Did you know that Portal – one of gaming’s most revered releases and a permanent display at NYC’s Museum of Modern Art – started out as a student project?
Kim Swift and her team at DigiPen (a technical university for interactive media and video games) presented their final year project – Narbacular Drop – at the school’s end-of-course expo for graduates.
As DigiPen is in Redmond, Washington, some of the industry’s biggest names were present, interviewing and critiquing projects, including Microsoft, Nintendo and Valve, who needs no introduction.
A couple of spokespeople from Valve took interest in Swift’s project, handing the team Valve’s card. Seeking further feedback on how to improve Narbacular Drop ahead of the Independent Game Festival’s student showcase, Valve invited Swift and the team over to their headquarters.
What started out as a small meeting of two or three people soon piled up to twenty, eager to see Swift’s presentation of Narbacular Drop in action. Among the crowd was Valve’s co-founded and president, Gabe Newell. After witnessing the student’s demo, Newell left only to return a few minutes later to ask Swift and the team if they’d like jobs at Valve.
The entire Narbacular Drop team, with Swift as the team lead and level designer, were brought on board to re-create and adapt their student project in Valve’s Source Engine for what we now know as Portal.
At the 2007 Game Developers Choice Awards, Swift accepted the Innovation and Game of the Year awards for her work on Portal.
Swift stayed on at Valve for a few years as a level designer and artist, working on Left 4 Dead and its sequel, before moving onto new ventures. Swift is currently at Xbox Game Studios as the senior director of cloud gaming.
Since entering the gaming industry at Sega in 1984, Rieko Kodama’s long tenure at Sega has seen her involved on many of the publisher’s most iconic franchises, including Skies of Arcadia and the Phantasy Star series.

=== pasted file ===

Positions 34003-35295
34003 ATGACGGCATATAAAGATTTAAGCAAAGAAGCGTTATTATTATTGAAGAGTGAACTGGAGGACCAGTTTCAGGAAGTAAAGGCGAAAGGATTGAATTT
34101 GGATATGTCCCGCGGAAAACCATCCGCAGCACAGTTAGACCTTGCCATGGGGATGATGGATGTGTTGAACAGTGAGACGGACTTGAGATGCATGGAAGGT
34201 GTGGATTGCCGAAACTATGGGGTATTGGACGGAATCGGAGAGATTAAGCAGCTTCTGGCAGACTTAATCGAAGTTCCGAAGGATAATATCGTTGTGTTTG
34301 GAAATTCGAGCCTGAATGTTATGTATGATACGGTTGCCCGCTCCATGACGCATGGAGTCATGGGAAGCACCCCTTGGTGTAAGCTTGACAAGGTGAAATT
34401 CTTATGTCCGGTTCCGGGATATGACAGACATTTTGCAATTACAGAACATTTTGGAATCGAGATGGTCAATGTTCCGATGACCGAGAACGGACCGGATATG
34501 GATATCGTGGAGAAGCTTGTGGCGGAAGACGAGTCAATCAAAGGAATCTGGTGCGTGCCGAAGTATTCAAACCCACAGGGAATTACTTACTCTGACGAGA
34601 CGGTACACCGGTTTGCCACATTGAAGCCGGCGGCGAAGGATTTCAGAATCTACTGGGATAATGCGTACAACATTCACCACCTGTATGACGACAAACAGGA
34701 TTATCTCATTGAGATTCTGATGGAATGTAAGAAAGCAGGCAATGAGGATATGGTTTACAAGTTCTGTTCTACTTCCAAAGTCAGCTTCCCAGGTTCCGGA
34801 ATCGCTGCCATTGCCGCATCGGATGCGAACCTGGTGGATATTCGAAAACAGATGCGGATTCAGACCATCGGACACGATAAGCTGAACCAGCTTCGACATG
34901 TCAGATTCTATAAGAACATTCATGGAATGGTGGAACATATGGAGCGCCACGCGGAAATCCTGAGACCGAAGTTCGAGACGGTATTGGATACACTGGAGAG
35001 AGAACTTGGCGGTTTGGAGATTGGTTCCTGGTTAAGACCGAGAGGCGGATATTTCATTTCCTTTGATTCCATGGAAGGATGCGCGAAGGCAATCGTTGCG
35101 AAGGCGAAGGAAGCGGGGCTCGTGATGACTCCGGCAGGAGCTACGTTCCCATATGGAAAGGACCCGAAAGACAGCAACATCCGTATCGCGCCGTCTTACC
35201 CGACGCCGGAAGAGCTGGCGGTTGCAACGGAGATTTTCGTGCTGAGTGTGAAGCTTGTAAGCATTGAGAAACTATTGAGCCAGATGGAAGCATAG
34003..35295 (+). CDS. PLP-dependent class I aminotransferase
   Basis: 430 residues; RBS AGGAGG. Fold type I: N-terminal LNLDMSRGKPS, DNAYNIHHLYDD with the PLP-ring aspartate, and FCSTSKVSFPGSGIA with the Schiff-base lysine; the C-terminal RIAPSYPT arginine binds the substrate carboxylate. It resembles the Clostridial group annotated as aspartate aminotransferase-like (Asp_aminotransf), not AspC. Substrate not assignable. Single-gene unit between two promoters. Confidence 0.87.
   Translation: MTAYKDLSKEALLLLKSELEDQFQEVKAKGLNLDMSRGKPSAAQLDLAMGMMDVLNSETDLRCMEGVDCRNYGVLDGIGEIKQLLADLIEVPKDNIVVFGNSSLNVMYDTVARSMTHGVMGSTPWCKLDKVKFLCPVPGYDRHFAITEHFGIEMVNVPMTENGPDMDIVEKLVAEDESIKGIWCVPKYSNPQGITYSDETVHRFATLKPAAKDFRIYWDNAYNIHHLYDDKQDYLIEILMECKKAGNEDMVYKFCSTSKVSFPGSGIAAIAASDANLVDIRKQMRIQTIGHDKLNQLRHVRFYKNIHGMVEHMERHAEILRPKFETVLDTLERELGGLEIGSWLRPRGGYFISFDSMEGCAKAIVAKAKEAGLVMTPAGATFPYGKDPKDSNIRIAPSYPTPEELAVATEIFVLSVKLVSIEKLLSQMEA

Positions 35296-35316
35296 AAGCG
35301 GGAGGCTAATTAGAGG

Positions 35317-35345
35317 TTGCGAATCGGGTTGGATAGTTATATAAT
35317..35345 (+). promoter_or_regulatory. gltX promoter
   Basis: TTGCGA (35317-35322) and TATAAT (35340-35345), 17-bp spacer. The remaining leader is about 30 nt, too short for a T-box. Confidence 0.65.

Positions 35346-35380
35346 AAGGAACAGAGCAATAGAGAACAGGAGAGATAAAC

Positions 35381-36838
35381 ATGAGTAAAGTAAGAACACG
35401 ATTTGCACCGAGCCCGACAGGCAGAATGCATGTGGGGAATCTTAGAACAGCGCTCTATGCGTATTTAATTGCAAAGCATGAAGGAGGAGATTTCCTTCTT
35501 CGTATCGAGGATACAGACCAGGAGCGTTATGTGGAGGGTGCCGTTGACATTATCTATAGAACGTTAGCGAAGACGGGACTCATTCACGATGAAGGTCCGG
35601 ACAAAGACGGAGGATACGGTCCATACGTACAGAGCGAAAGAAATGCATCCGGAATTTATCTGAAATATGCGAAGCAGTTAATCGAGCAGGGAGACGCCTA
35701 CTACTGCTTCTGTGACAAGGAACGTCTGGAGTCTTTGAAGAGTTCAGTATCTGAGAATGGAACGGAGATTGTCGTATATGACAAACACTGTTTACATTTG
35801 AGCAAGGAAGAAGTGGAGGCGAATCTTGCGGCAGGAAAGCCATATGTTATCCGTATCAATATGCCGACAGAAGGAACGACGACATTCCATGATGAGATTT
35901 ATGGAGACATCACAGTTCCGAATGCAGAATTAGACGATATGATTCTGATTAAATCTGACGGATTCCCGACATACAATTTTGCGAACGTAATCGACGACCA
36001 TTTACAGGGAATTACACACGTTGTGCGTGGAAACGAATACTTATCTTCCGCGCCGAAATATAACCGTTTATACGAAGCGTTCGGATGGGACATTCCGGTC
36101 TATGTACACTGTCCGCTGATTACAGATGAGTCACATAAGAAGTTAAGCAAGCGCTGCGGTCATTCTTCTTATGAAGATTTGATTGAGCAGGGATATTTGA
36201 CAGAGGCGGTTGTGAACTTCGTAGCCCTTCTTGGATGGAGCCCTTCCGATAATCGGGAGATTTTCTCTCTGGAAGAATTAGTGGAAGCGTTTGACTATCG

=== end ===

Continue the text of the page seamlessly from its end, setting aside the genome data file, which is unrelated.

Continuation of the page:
Notable roles include working as a graphic designer on the original Sonic the Hedgehog, a zone artist on its sequel and as a director of Phantasy Star IV: The End of the Millennium.
Sega’s Phantasy Star was created to compete with Enix’s Dragon Quest, a wildly popular role-playing game in Japan. When a Dragon Quest game releases in Japan, it might as well be a public holiday.
However, landing in the West nearly a year before Dragon Quest, Phantasy Star was many people’s first introduction to JRPGs, helping establish and proliferate the genre out of Japan. In particular, the fourth instalment is regarded highly, ending the classic Phantasy Star quadrilogy.
From character design to 2-D environments and battle screens, Kodama was the main artist on the first entry and graphic artist on subsequent ones. Admiring the way Star Wars took inspiration from Japanese culture and mixed it with sci-fi – such as the samurai iconography in the Jedi’s robes – Kodama gave Phantasy Star its distinct medieval-sci-fi look.
Wanting to steer away from simple dungeons-and-dragons fantasy, Phantasy Star was one of the first games to feature a woman protagonist, as designed by Kodama.
Joining in the early days of the Sega Master System, Kodama is often recognised as one of the first woman game developers. Kodama has remained at Sega to this day, rising the ranks along the way.
Today, Kodama leads the acclaimed Sega Ages initiative as producer, ensuring the publisher’s classic games are preserved properly for future generations through accurate emulation and enhanced features.
Interestingly, Kodama wasn’t fully credited for her earlier work. Sega used to enforce a policy in which employees weren’t allowed to use their real names in a game’s credits, fearing rivals would poach their talent. Instead, they used aliases.
As the gaming industry was so overwhelmingly male-dominated back then, you might’ve assumed – even beyond aliases – that it was an all-male development team. However, albeit as ‘Phoenix Rie’, Kodama was right there the entire time.